Friday, May 13, 2016 by Caleb Pritchard

Council taps into zoning relief for South Austin beer store

A South Austin boutique beer shop looking to sell growlers to go got a boost from City Council on Thursday, but it’s not out of the woods yet.

Council approved on first reading a measure to change WhichCraft Beer Store’s zoning to allow it to continue to operate at 2110 South Lamar Blvd.

The vote is the first step in straightening out a staff error that triggered a convoluted drama of sorts starring the shop owner, the property owner, the Zilker Neighborhood Association and the Texas Alcoholic Beverage Commission.

Property owner Charlie Tames told Council that when he originally bought the property last decade, the available GIS zoning map indicated it was zoned Commercial-Liquor Sales (CS-1). However, it was not until 2015, a full year after WhichCraft had moved into one of the building’s several suites, that a member of the neighborhood association pointed out that the building was actually zoned General Commercial Services (CS), a category that doesn’t allow beer sales.

“When I bought (the) property, I paid a premium because I thought the whole thing was CS-1,” Tames told Council members. He explained that he was willing to look past the error for the most part, but asked that WhichCraft’s 1,100-square-foot sliver of his 14,000-square-foot building be granted the adjusted zoning.

Complicating the deal, however, is the beer store’s desire to begin selling growlers, or sealable jugs of draft beer, that patrons can fill up on-site and then take somewhere else to drink.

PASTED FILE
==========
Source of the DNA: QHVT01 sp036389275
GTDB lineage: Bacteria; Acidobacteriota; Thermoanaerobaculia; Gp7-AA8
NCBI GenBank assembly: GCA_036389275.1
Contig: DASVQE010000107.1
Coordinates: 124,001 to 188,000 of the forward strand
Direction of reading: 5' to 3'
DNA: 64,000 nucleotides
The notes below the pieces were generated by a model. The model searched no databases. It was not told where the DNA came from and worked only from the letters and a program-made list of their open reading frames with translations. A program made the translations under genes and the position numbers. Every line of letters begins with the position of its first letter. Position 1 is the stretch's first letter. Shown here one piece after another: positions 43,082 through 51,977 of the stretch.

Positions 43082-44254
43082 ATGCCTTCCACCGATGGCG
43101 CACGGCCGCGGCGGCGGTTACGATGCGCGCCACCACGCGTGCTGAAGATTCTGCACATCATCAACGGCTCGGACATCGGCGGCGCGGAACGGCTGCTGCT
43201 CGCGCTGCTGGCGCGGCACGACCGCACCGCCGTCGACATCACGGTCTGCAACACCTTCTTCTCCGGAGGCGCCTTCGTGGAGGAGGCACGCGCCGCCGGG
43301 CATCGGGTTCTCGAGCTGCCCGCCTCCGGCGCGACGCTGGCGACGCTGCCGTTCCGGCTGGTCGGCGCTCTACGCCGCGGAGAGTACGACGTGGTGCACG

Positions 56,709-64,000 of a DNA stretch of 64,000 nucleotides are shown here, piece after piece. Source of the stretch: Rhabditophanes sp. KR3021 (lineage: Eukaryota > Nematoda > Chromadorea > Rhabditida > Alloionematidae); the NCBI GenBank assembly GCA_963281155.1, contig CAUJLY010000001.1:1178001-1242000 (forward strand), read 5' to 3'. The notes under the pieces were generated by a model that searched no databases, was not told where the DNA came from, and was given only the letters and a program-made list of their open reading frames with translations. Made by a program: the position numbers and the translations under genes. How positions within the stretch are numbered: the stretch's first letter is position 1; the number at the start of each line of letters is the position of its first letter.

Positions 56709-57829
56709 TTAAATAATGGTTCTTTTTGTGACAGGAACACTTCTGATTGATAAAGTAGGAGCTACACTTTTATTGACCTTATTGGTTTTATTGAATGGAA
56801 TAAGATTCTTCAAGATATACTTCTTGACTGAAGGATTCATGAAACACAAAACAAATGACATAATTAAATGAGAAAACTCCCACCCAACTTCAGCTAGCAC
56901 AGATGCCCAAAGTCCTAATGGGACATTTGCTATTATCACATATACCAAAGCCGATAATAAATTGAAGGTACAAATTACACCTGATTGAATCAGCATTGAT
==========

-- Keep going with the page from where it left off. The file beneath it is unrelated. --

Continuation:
City of Austin Planning and Zoning Department Manager Jerry Rusthoven told Council that the city considers growlers to be in the same category as any other container of alcohol intended for off-site consumption. However, he explained, the TABC has its own regulations, which added a new layer of controversy.

Rusthoven said that the TABC permits likely to be sought by WhichCraft would also require “adequate seating” inside the store. This requirement could in theory force the beer store to operate as a cocktail lounge, a permitted use under the CS-1 zoning and also an object of objection with the neighborhood association.

WhichCraft’s owner, Jody Reyes, strenuously denied any interest in turning his store into a bar, and Tames echoed the sentiment. Tames pointed out that even if he wanted to, the building does not have enough parking spaces required by city law to serve patrons who choose to drive to a drinking establishment.

Council Member Ann Kitchen, in whose District 5 the property is, noted that the neighborhood association wanted to be confident that by granting the rezoning, the store would not pull a fast one and transform into a bar.

“What tools do we have to provide that kind of assurance for the neighborhood?” she asked Rusthoven.

“The assurance would be a conditional overlay prohibiting the cocktail lounge use,” replied Rusthoven.

Noting the complicated nature of the case, Kitchen moved to approve the item on first reading only, with the promise to bring it back at next week’s meeting.

After Council Member Don Zimmerman seconded the motion, Council voted unanimously for the rezoning.

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Key Players & Topics In This Article

Austin City Council: The Austin City Council is the body with legislative purview over the City of Austin. It offers policy direction, while the office of the City Manager implements administrative actions based on those policies. Until 2012, the body contained seven members, including the city's Mayor, all elected at-large. In 2012, City of Austin residents voted to change that system and now 10 members of the Council are elected based on geographic districts. The Mayor continues to be elected at-large.

Planning and Zoning Department: Planning, preservation and design services are under the purview of this department.

South Austin: South Austin is, very roughly, the portion of Austin south of Lady Bird Lake.

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